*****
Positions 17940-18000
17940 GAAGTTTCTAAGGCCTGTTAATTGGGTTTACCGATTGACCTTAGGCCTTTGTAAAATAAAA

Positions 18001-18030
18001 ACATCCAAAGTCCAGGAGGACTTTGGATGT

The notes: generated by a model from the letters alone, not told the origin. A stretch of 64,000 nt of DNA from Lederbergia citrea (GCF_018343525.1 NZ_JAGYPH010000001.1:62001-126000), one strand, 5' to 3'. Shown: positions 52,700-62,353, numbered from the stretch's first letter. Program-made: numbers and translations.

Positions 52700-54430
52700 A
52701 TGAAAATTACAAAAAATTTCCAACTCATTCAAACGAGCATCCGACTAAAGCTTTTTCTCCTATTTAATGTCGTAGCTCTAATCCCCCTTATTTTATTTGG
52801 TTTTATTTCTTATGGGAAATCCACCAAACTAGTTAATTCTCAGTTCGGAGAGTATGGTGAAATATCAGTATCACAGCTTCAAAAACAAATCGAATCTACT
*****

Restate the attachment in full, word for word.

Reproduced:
Positions 17940-18000
17940 GAAGTTTCTAAGGCCTGTTAATTGGGTTTACCGATTGACCTTAGGCCTTTGTAAAATAAAA

Positions 18001-18030
18001 ACATCCAAAGTCCAGGAGGACTTTGGATGT

The notes: generated by a model from the letters alone, not told the origin. A stretch of 64,000 nt of DNA from Lederbergia citrea (GCF_018343525.1 NZ_JAGYPH010000001.1:62001-126000), one strand, 5' to 3'. Shown: positions 52,700-62,353, numbered from the stretch's first letter. Program-made: numbers and translations.

Positions 52700-54430
52700 A
52701 TGAAAATTACAAAAAATTTCCAACTCATTCAAACGAGCATCCGACTAAAGCTTTTTCTCCTATTTAATGTCGTAGCTCTAATCCCCCTTATTTTATTTGG
52801 TTTTATTTCTTATGGGAAATCCACCAAACTAGTTAATTCTCAGTTCGGAGAGTATGGTGAAATATCAGTATCACAGCTTCAAAAACAAATCGAATCTACT